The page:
Historical Properties and Their Unique Appraisal Approaches
Excerpts: Appraising historical properties involves a complex interplay of factors, making it a specialized field within real estate valuation. This article provides an insight into the appraisal process of historical properties, emphasizing the role of market data, potential buyers, specialized databases, appraisal methods, and the significant impact of preservation restrictions.
The appraisal process begins with a thorough analysis of market data, focusing on sales of properties that share historical or antique characteristics. This comparative market analysis extends beyond standard parameters like size and location to include age, architectural style, and historical significance. The scarcity of historical properties often requires appraisers to expand their search to find comparable sales, both geographically and over longer time frames.
The distinction between a historic property with preservation restrictions and an old house without them is crucial in the appraisal process. Preservation restrictions, often governed by the National Register or local historical commissions, can add value by ensuring the property’s integrity. However, these restrictions may also limit modifications, potentially affecting the property’s market appeal.
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My comments: If you don’t want to appraise a historic property, be sure to check it out before accepting the assignment!
Worth reading. A good summary. I suspect that a company based in Boston, MA sees lots of historic homes!
For many years I appraised in the nearby city of Berkeley, CA. There were definitely adjustments for homes built by famous, widely known, architects. Fortunately, their names were listed in the MLS.
In my small city, there are a few homes by famous architects. One was sold about 20 years ago by a famous architect, Julia Morgan. She designed more than 700 buildings in California during a long and prolific career. She is best known for her work on Hearst Castle in San Simeon, California. No effect on value. I was surprised. If it was in Berkeley, there would be a substantial adjustment.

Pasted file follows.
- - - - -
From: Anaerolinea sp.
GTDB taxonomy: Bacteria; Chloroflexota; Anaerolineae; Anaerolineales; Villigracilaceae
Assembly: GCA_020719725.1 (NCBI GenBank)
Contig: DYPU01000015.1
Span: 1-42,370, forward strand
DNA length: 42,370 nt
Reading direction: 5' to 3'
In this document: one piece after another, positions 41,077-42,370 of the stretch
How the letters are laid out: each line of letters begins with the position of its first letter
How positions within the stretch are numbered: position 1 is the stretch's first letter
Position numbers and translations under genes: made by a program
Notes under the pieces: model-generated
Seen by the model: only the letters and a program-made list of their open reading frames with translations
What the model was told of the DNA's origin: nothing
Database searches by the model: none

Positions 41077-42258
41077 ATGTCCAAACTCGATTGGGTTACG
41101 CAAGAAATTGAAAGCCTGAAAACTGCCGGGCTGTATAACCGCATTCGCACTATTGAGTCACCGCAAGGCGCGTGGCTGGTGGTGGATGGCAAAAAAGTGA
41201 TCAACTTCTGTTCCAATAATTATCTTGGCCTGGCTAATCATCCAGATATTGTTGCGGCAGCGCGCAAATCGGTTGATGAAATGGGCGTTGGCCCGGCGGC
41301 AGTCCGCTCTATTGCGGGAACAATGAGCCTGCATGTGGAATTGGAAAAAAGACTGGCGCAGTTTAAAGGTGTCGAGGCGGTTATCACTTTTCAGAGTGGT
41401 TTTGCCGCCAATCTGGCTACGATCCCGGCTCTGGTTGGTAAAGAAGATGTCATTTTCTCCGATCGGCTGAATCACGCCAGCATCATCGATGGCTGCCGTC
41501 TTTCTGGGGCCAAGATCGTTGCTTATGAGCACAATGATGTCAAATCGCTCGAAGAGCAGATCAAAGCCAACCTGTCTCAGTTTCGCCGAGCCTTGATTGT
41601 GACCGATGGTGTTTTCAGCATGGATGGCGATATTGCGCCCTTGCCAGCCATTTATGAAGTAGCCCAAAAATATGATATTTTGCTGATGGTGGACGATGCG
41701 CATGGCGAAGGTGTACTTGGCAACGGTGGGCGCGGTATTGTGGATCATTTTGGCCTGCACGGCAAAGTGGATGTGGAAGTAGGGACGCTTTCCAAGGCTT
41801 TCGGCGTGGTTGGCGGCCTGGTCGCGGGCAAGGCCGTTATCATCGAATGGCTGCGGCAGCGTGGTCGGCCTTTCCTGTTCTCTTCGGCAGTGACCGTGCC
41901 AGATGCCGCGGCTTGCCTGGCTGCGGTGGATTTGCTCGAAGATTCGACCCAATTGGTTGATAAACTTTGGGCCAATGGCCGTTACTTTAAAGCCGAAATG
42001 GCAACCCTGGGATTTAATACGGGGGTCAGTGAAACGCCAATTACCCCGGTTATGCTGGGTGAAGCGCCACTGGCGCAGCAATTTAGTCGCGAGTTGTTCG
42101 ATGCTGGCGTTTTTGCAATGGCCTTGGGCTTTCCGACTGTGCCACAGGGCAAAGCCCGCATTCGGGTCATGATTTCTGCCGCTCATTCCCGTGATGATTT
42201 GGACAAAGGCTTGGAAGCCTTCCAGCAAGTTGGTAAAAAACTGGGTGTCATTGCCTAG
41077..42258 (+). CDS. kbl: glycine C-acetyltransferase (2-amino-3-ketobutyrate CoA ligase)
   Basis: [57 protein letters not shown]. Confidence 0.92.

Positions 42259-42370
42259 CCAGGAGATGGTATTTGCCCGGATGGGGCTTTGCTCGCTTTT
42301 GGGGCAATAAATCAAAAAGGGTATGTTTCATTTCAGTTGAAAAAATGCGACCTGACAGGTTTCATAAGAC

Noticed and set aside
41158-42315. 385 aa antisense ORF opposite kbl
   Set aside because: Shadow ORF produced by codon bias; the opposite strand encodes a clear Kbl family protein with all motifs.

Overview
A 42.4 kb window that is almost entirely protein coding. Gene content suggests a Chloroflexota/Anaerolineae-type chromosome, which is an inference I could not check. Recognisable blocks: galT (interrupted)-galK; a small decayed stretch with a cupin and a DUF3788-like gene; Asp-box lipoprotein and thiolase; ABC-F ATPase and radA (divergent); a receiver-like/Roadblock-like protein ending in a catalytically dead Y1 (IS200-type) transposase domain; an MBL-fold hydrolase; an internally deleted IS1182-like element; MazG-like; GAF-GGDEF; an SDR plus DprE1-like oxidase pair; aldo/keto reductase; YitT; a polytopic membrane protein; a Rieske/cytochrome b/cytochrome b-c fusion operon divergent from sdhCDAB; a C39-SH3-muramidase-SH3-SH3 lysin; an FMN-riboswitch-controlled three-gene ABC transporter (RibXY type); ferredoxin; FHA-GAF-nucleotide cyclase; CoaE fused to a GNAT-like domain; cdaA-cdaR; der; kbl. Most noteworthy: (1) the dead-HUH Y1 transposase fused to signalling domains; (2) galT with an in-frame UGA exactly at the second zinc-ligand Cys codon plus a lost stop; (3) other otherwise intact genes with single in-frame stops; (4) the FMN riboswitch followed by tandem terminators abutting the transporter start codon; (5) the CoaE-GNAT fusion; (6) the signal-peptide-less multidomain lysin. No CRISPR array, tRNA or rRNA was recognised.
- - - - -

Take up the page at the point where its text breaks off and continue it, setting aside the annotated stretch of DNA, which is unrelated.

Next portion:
Some cities have large historic buildings, such as the City Hall in my city, built in 1895, twenty years after the city charter in 1872. The Gold Rush in California started in 1848, which brought many people to Northern California.
But, in my city, there are many restrictions on what can be done with older homes, such as Victorians. For example, window replacements must replicate the original windows, plus some other restrictions on exterior modifications. Restrictions are from the city, the county, and the state. In my city of 78,000 population, there are over 10,000 buildings constructed prior to 1930, including many classic Victorians.
Many downtown mixed-use buildings (retail and apartments) are in my city. I appraised many of them, but never noticed any effect, plus or minus, for historic designation.
Knowing what modifications are allowed is very important for the appraiser. Many people don’t like them. You need to know the market. Sometimes buyers like them and sometimes not.
See how many historic homes and buildings are where you do appraisals and where you live. You may be surprised!
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NOTE: Please scroll down to read the other topics in this long blog post on appraiser fights back against bias accusation, ok behavior when taking Zoom CE classes, estate appraisal liability issues, unusual homes, mortgage origination stats, etc.